Just days after implementing some of the most dramatic changes in Cuba policy in the past 20 years, President Barack Obama cautioned not to expect changes to come too swiftly. A relationship that has been frozen for 50 years, he said, "won't thaw overnight."
But overnight things appeared to get noticeably warmer when Cuba's President Raul Castro responded with surprising speed and conciliation.
"We have sent word to the U.S. government in private and in public that we are willing to discuss everything - human rights, freedom of the press, political prisoners, everything." He had said similar things before, though not as specifically.
No one can recall him (much less his older brother Fidel) ever saying anything like this: "We could be wrong, we admit it. We're human beings."
Just what the Cubans think they could be wrong about is still a mystery, but there is no mistaking that this has been a momentous week in the annals of U.S.-Cuba history.
On Monday, Obama abolished travel restrictions for Cuban-Americans visiting family on the island. He removed limits on how much cash they could send their relatives and made it easier to send care packages. He encouraged American telecommunications companies to establish satellite and Internet networks on the island.
The revamped Cuba policy did not go far enough for some who want more engagement with the island and an outright end to the 47-year-old trade embargo. Likewise it went too far for Miami's old guard of Cuban exiles who fled the island in the 1960s.
Still, some analysts suggest that of all the 11 presidents who have shaped U.S. policy toward the communist nation, Obama's new policy may go furthest of all.
"It is a limited initial step that feels more like ethnic politics than foreign policy," said Julia Sweig, director of Latin America Studies at the Council on Foreign Relations in New York. "But it has generated lots of anticipation of more to come."
The Obama administration's policy shift also recognizes a major change in the landscape of U.S.-Cuban relations, analysts say. In November, Obama did not win the majority of the Cuban-American vote in South Florida, but he did win the majority of votes of U.S.-born Cuban-Americans under 30. It is that latter group who will increasingly have a voice in U.S.-Cuba policy.
"There's no downside in Cuban-American politics for Obama," said Alfredo Balsera, a Cuban-American communications consultant who worked on the Obama campaign. "There's only an upside."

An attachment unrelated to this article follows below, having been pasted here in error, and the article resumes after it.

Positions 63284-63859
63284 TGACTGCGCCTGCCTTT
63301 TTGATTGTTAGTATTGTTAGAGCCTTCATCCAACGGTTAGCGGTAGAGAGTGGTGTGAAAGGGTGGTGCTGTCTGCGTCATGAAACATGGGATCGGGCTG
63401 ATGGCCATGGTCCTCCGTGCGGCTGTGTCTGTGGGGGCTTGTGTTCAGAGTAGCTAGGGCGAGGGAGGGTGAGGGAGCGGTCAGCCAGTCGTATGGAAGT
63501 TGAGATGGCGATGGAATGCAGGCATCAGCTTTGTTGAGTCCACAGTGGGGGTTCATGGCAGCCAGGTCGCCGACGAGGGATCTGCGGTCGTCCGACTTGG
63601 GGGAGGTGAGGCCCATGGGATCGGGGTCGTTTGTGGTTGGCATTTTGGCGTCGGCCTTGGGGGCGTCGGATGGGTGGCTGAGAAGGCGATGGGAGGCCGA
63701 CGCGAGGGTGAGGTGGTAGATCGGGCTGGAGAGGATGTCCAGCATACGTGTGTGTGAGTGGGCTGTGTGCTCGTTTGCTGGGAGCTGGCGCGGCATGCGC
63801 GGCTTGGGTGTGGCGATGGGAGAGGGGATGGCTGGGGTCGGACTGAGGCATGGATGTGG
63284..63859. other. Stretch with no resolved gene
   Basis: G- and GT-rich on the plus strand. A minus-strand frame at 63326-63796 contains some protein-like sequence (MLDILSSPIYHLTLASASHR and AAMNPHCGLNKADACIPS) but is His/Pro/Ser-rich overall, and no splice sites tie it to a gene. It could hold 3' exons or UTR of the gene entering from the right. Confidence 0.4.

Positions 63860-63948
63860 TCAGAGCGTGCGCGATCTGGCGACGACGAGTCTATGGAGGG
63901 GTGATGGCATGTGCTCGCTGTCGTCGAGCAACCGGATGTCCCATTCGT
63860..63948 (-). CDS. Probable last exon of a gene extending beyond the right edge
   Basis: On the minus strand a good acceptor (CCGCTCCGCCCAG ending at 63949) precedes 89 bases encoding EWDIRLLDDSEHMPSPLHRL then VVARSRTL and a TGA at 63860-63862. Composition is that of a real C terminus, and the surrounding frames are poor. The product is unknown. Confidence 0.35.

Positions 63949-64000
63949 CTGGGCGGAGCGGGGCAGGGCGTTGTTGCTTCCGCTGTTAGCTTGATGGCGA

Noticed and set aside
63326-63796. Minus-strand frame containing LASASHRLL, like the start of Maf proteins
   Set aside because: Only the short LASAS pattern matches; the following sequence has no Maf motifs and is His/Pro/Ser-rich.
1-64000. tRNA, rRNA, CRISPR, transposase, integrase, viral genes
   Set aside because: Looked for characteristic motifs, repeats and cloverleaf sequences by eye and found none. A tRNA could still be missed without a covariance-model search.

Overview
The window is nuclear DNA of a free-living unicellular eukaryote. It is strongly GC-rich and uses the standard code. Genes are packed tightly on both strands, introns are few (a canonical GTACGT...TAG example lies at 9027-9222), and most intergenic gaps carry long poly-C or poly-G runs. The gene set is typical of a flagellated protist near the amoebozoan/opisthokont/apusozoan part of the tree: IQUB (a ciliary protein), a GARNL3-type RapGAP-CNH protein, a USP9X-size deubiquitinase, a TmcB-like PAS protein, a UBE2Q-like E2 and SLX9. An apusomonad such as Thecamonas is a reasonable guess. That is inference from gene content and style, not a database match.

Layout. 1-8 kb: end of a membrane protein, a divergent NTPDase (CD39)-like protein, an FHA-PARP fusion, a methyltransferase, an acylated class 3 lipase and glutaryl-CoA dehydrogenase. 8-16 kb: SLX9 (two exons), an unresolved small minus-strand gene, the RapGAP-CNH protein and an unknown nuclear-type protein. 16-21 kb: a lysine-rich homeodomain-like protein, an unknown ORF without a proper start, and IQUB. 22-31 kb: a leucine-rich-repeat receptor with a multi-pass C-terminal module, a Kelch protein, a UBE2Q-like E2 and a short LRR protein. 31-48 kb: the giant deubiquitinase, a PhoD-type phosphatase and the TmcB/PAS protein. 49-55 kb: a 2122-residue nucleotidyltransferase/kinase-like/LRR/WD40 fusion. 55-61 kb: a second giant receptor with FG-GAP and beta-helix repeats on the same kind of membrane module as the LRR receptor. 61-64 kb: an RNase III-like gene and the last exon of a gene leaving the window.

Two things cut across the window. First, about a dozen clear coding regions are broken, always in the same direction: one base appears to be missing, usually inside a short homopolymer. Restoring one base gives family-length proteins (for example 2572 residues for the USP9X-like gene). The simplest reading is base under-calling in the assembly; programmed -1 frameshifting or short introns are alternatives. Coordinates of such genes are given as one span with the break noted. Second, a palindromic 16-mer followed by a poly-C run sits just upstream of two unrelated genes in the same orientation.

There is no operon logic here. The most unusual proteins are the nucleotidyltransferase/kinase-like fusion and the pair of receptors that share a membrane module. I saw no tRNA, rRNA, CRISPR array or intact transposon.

A recent poll conducted by Florida International University indicates that the Miami exile community's longtime insistence on isolating the Castro regime does not dominate the political scene any more. Sixty-six percent of Cuban-Americans support lifting the travel restrictions and 65 percent support sending money. Other polls show the wider public embracing a new approach toward Cuba as well.
Balsera highlighted the White House's authorization of U.S. telecom providers to establish fiber-optic cable, satellite TV and radio, and cellular roaming services between the United States and Cuba.
"What the president did was bring the U.S.-Cuba debate into the 21st century. Before Monday it was stuck in 1960s rhetoric," Balsera said. (Who better than Obama, the self-confessed Blackberry addict, to bring foreign policy up to date with technology?)
Denied access to the World Wide Web via the high-speed U.S. cable networks only 90 miles away, Cuba must instead rely on slower satellite connections.
Of course it remains to be seen whether American companies will be able to introduce their wireless and cable technology into Cuba, a state that tightly controls access to information.
But that misses the point. By authorizing U.S. companies to offer these services, the Obama administration hopes to show that the United States is willing to open up to Cuba, if Cuba is willing to open up in return.
As more Cuban-Americans visit the island, the political and economic pressure for improved ties is likely to build.
"It opened my eyes," said Ricky Arriola, a 40-year-old Cuban-American chief executive officer of a Miami marketing company, who visited Cuba for the first time in March. "I learned more (about Cuba) in a week there than during 40 years in Miami."
He was especially surprised how freely Cubans expressed their opinions. "The man on the street is well-informed," he said, noting news is pirated from U.S. television channels.
Now that Cuban-Americans are free to visit the island, it begs the question when all Americans will get the chance.
A bipartisan bill was recently introduced in both chambers of Congress seeking to lift the restrictions on U.S. travel to the island. It is expected to sail through the House, but a battle is anticipated in the Senate, where both Florida members, Republican Mel Martinez, who was born in Cuba,and Democrat Bill Nelson, oppose it.
Were it to pass, and American tourists began heading to Havana, it's hard to see how the embargo could survive much longer, analysts say.
Cuban-American leaders aren't ready to throw away the embargo quite yet, but they are willing to see where this new policy leads. "We should see this as an opportunity to explore," said Joe Garcia, director of the Cuban American National Foundation. "The ball is in the Cuban court now."
It suddenly seems like a friendlier contest.
David Adams can be reached at email@example.com or (305) 361-6393.